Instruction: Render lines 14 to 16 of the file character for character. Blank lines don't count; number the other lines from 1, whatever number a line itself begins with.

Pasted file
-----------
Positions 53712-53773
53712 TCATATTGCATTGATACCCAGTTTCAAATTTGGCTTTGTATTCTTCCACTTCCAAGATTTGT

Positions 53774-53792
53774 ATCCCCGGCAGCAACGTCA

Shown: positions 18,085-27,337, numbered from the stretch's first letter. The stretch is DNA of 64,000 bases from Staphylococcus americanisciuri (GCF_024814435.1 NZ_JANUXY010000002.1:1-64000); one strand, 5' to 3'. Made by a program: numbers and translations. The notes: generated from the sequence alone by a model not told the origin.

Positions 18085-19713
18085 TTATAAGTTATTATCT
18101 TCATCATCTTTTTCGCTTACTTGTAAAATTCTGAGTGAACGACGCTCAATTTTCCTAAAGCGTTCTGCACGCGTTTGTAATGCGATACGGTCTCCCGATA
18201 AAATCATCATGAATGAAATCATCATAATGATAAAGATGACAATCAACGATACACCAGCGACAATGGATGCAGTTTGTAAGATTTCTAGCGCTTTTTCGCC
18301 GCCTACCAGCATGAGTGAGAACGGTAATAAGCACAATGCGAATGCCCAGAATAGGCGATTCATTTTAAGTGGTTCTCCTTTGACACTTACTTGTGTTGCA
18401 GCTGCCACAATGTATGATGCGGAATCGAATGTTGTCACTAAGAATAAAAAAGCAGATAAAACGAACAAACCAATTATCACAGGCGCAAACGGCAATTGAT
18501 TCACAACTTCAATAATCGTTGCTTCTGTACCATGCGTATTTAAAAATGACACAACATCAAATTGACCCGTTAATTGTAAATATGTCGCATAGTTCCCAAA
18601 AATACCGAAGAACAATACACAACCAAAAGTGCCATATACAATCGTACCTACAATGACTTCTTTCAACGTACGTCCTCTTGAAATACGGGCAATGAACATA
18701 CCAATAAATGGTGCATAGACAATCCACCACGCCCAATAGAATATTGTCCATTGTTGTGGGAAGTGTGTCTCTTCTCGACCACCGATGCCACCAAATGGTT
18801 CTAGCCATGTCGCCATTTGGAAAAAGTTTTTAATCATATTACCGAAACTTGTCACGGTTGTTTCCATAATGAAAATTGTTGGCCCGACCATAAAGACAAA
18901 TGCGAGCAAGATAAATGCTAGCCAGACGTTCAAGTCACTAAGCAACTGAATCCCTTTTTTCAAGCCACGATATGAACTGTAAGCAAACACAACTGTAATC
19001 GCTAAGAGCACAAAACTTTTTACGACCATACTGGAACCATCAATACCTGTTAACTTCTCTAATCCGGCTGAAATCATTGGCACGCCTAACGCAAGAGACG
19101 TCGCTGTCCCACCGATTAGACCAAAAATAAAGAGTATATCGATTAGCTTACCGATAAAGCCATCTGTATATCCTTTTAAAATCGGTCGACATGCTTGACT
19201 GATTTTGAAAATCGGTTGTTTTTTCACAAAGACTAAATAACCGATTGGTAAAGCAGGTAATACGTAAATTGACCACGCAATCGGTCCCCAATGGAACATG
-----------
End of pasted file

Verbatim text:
18701 CCAATAAATGGTGCATAGACAATCCACCACGCCCAATAGAATATTGTCCATTGTTGTGGGAAGTGTGTCTCTTCTCGACCACCGATGCCACCAAATGGTT
18801 CTAGCCATGTCGCCATTTGGAAAAAGTTTTTAATCATATTACCGAAACTTGTCACGGTTGTTTCCATAATGAAAATTGTTGGCCCGACCATAAAGACAAA
18901 TGCGAGCAAGATAAATGCTAGCCAGACGTTCAAGTCACTAAGCAACTGAATCCCTTTTTTCAAGCCACGATATGAACTGTAAGCAAACACAACTGTAATC